Friday Facts: November 4, 2022

It’s Friday!

Friday’s Freshest: In this week’s commentary Director of Policy and Research Chris Denson reflects on the perplexing reasons behind the recent closure of Wellstar Atlanta Medical Center and what it will mean for residents seeking care in Georgia’s most populous county. 

Quotes of Note

“Inflation – that’s the price we pay for those government benefits everybody thought were free.” –Ronald Reagan

“The man who doesn’t read has no advantage over the man who can’t read.” –Mark Twain

“The only way to get a thing done is to start to do it, then keep on doing it and finally you’ll finish it.” –Langston Hughes

On Our Desks

Work to do: In his weekly column, Kyle Wingfield discusses Georgia’s lagging student achievement and education gaps revealed by the National Assessment of Educational Progress. As the impact of COVID-19 and related public policies are revealed, Georgia and the rest of the nation must address the consequences and atone for past mistakes.

Join us! The Foundation has partnered with America’s Future for an upcoming discussion on housing and rent affordability in Atlanta. Research fellow Tyler Webb will join Seth Daniels, a government affairs manager at the Atlanta Apartment Association, for a deep dive into what we can do to drive down rent prices. The event will take place at Park Bench Battery – 900 Battery Ave SE Ste 1060, Atlanta, GA 30339 on Wednesday, November 16 from 7-9 p.m. You can reserve a spot here. Tickets are expected to sell out.

Save the date: The setting for the Foundation’s annual Georgia Freedom Dinner has been announced.  The Dinner will take place on Wednesday, January 25, 2023, at the Cobb Performing Arts Center at 2800 Cobb Galleria Parkway in Atlanta. Table sponsorships are available. Please contact our operations and engagement manager Susan Benson at for more information.

Deep impact: The Foundation’s most recent study provides a comprehensive review of Georgia’s development impact fees. Impact fees are included in residential development costs and used to fund infrastructure growth. In his commentary, research fellow J.Thomas Perdue summarizes the new study and how impact fees can affect housing costs. This is the first part of our work on this topic, which we will follow up with additional research and publications. Access the full study here!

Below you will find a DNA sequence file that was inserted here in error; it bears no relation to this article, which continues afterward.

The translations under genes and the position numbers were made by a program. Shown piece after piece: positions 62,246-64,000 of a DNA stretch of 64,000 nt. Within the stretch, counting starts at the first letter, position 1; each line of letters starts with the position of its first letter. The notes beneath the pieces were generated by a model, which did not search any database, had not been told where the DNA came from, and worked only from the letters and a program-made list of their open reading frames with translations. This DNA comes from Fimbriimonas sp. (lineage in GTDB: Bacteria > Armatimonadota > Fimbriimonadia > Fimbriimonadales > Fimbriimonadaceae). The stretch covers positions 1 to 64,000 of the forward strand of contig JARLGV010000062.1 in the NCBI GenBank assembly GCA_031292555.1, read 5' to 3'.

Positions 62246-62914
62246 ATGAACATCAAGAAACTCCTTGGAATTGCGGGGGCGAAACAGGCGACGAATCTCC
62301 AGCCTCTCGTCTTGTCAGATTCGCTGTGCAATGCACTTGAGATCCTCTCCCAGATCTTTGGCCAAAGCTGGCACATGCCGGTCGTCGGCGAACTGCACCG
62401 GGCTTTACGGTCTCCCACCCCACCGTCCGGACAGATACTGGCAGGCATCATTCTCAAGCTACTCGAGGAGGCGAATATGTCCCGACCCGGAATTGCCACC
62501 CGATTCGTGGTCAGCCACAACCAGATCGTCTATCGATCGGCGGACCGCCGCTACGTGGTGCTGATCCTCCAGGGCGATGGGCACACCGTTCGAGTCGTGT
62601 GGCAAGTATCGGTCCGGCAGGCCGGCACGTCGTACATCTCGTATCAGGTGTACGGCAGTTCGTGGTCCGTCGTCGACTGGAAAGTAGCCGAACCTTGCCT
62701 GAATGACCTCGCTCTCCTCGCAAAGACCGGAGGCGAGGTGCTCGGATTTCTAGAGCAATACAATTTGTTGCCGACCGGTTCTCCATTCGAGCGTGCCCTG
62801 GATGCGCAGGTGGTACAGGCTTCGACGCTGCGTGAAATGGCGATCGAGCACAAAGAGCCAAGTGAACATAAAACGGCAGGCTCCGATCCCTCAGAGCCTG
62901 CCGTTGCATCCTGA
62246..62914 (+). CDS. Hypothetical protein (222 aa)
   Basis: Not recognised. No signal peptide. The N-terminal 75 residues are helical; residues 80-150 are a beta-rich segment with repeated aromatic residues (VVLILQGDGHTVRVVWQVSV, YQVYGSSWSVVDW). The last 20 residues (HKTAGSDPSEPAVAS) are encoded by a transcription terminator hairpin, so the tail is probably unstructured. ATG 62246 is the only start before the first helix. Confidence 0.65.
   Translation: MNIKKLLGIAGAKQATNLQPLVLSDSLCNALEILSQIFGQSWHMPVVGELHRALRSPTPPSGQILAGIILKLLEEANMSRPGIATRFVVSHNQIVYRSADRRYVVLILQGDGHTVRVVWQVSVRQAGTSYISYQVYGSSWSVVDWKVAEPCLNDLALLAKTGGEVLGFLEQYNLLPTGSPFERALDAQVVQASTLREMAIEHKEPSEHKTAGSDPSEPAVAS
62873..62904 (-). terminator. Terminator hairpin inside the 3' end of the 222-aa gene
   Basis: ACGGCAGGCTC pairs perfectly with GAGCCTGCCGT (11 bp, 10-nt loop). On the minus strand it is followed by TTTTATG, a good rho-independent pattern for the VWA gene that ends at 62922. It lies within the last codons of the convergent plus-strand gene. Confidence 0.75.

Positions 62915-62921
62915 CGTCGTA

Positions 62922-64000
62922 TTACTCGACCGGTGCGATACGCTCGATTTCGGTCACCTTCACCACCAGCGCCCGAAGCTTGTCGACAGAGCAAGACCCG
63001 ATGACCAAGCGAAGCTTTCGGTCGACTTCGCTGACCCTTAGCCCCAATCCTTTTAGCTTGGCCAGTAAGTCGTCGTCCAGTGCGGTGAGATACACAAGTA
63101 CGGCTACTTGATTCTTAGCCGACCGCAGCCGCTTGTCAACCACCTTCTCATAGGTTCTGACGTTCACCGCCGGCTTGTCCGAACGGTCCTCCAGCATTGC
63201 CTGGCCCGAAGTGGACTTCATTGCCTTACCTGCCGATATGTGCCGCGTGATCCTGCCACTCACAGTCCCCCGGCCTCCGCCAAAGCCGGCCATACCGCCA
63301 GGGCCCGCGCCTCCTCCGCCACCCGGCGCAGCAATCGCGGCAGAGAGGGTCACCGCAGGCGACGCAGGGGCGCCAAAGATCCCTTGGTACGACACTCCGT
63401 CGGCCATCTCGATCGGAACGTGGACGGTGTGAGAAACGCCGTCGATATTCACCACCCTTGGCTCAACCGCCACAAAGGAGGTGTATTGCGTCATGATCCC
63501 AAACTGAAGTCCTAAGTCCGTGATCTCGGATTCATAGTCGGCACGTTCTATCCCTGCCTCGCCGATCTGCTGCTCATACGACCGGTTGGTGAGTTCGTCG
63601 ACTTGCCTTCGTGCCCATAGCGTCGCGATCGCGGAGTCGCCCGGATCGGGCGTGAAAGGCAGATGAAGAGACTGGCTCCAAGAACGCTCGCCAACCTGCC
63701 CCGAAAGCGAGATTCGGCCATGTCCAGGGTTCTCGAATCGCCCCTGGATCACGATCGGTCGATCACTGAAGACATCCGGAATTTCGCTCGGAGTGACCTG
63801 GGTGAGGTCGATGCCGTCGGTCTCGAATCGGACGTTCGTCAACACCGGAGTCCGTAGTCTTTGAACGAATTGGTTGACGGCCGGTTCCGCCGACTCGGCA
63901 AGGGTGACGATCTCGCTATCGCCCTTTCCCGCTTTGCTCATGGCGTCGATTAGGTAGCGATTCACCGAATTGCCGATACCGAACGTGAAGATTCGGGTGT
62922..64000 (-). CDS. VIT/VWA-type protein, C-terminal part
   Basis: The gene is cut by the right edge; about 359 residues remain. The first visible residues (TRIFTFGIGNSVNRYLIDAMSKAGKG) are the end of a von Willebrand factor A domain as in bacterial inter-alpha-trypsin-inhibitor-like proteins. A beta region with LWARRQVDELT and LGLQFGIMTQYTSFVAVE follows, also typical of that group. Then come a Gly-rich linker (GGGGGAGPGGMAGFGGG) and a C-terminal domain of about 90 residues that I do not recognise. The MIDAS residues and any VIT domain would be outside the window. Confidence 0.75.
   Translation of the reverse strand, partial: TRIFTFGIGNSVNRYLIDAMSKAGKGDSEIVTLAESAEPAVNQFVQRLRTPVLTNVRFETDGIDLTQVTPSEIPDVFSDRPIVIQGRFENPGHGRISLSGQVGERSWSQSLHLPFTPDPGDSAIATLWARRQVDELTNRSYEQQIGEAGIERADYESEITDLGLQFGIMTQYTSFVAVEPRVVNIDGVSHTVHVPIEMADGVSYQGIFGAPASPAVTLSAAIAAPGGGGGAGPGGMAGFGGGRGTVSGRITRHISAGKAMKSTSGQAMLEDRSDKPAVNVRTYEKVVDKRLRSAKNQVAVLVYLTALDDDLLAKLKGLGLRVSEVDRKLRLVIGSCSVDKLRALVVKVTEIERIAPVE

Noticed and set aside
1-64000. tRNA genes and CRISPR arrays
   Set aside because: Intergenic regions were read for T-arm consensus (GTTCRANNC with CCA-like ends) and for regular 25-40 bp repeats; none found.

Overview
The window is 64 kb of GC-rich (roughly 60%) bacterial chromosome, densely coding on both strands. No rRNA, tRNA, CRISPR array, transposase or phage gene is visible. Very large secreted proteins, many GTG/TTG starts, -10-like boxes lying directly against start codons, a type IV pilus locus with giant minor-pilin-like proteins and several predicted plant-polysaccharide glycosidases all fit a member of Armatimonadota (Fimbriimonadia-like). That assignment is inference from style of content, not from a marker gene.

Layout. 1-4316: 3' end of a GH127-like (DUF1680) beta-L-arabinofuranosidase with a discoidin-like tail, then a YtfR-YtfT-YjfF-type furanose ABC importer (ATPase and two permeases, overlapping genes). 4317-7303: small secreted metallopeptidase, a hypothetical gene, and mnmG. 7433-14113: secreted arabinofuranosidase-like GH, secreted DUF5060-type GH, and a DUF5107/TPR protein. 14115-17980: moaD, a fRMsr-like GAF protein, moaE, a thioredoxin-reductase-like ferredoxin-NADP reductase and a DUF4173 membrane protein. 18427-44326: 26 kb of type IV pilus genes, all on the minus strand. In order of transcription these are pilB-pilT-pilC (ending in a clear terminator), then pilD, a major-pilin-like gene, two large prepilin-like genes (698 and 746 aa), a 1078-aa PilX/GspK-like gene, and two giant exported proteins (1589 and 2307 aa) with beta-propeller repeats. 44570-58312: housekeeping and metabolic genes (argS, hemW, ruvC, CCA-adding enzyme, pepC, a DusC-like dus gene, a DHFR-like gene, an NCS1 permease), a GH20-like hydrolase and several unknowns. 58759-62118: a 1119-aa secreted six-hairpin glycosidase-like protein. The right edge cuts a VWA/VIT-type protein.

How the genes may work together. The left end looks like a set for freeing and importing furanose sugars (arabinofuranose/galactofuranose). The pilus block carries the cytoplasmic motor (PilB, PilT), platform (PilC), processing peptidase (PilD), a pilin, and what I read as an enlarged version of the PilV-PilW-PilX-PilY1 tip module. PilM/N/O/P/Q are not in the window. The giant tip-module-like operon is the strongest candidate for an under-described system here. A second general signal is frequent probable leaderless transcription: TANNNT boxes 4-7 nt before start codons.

We’ve got issues: The Foundation’s 2022 Guide to the Issues is here! You can read J.Thomas Perdue’s commentary on the purpose and contents of this year’s edition here. Guide to the Issues is our biennial resource that outlines our positions and policy recommendations on pertinent topics. Access this year’s Guide here!


A surplus: Columbus officials last year received a total of $78.4 million from the federal government in American Rescue Plan funds, and a little under $40 million remains unspent. But, according to Columbus-based WTVM, city leaders do not know how to spend the rest of the money and are asking members of the public for suggestions. Members of the city-run Golf Authority asked for $2 million, while City Manager Isaiah Hugley requested $500,000 to help stream City Council meetings.

Speeding things up: High-speed fiber optic internet is coming to rural Bibb, Crawford, Taylor and Marion counties following a $36 million loan from the U.S. Department of Agriculture to the Roberta-based Public Service Telephone Company, according to Georgia Public Broadcasting. The USDA made 49 similar loans nationwide, part of the federal Infrastructure Law.

Chipping in: Georgia has taken its first step in computer chip manufacturing. Absolics, a South Korean tech company that has worked alongside Georgia Tech, broke ground this week on a new semiconductor materials factory in Covington, the Atlanta Journal-Constitution reports. The factory, a $600 million investment expected to employ 410 workers, will make materials to package computer chips together and could eventually lead to full semiconductor production in Georgia. This is another example of the long economic partnership between Georgia and South Korea that includes SKC, which opened a polyester film plant in 1996, the Kia Motors plant in West Point, an SK electric vehicle battery plant near commerce and Hyundai’s new EV plant near Savannah. Operations in Covington are slated to begin in 2024.